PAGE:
We first address the appropriate standard of review for an appeal from a final agency decision. “The substantive nature of each assignment of error controls our review of an appeal from an administrative agency's final decision.” Craven Reg'l Med. Auth. v. Dep't of Health & Human Servs., 176 N.C. App. 46, 51, 625 S.E.2d 837, 840(2006). “Where a party asserts an error of law occurred, we apply a de novo standard of review.” Id. If the issue on appeal concerns an allegation that the agency's decision is arbitrary or capricious or “'fact-intensive issues “such as sufficiency of the evidence to support [an agency's] decision”' we apply the whole-record test.” Id. (quoting North Carolina Dep't of Env't & Natural Res. v. Carroll, 358 N.C. 649, 659, 599 S.E.2d 888, 894 (2004)). As summary judgment is a matter of law, Hilliard v. N.C. Dep't of Corr., 173 N.C. App. 594, 597-98, 620 S.E.2d 14, 17 (2005), review by the Court in this matter is de novo.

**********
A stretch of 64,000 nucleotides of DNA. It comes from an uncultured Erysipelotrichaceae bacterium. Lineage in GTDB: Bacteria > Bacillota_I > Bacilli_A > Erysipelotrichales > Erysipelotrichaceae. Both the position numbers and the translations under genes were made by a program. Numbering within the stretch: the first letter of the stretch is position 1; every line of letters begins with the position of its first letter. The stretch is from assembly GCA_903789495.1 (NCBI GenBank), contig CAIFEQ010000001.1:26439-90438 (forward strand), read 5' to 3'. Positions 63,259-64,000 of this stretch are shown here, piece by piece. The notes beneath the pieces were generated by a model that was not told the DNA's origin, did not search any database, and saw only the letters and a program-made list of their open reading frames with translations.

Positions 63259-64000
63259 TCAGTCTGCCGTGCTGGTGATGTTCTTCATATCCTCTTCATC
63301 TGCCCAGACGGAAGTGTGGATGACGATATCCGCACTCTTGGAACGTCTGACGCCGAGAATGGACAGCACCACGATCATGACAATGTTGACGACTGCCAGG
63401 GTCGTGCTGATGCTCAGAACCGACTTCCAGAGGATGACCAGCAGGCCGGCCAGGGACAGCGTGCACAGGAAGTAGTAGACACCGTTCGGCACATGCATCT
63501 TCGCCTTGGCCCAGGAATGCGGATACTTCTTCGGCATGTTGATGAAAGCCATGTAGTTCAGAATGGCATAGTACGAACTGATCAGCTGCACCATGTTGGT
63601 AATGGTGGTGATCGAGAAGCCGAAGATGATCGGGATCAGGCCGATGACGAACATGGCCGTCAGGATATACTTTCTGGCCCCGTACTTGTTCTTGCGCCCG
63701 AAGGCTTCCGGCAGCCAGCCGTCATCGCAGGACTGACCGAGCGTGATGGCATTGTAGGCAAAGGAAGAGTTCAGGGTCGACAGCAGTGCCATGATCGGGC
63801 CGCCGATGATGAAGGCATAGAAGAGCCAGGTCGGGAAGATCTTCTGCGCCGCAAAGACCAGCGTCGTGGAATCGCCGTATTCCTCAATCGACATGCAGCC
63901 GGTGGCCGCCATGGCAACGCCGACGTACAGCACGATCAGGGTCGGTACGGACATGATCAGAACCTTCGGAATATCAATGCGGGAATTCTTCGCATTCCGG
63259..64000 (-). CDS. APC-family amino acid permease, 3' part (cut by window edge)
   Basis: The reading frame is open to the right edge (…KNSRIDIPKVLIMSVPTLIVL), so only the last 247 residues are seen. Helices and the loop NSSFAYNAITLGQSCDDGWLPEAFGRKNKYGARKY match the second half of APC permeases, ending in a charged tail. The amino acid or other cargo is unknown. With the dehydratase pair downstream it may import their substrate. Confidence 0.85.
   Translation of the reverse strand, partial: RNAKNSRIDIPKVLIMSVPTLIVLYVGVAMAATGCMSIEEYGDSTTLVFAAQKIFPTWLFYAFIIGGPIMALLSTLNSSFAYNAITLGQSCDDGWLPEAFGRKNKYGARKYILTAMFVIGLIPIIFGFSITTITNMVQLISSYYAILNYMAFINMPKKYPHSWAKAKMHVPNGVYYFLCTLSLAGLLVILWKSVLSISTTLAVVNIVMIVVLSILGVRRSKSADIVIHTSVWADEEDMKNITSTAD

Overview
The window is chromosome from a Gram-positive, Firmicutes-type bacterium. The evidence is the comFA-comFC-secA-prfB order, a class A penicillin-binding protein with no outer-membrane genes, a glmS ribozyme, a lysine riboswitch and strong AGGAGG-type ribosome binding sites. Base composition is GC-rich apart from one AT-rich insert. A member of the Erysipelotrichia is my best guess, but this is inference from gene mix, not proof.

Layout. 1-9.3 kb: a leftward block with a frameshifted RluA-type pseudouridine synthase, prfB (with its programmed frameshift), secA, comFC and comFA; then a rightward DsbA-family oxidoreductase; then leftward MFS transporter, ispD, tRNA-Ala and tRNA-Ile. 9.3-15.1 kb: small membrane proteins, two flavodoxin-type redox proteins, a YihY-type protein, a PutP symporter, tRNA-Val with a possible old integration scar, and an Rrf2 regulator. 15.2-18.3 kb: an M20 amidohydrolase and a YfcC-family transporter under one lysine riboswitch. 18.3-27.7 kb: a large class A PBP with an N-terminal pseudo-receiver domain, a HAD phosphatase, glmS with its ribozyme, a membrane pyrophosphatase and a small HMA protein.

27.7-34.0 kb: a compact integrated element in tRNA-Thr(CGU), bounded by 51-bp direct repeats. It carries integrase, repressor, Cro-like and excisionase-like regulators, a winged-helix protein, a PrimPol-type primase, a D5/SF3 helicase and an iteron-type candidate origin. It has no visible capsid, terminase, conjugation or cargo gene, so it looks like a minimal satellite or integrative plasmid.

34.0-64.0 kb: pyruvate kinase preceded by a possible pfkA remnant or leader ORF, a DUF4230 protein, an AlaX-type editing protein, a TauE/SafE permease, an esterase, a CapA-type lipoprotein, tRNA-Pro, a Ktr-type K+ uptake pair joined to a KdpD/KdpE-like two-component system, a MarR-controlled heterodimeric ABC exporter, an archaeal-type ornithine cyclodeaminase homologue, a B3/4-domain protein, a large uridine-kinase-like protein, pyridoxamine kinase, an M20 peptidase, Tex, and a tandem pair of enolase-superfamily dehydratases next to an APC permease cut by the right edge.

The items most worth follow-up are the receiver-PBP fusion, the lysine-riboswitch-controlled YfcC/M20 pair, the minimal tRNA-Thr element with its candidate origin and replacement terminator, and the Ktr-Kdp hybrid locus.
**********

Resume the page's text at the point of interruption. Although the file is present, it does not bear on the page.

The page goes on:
II.

    Presbyterian first contends the final agency decision granting summary judgment to Lake Norman was in error. We disagree.
    Summary judgment is appropriate when there is no genuine issue of material fact and the moving party is entitled to judgment as amatter of law. Hilliard, 173 N.C. App. at 597-98, 620 S.E.2d at 17. “'The burden is upon the moving party to show that no genuine issue of material fact exists and that the moving party is entitled to judgment as a matter of law.'” Rainey v. St.Lawrence Homes, Inc., 174 N.C. App. 611, 612, 621 S.E.2d 217, 219 (2005) (citation omitted).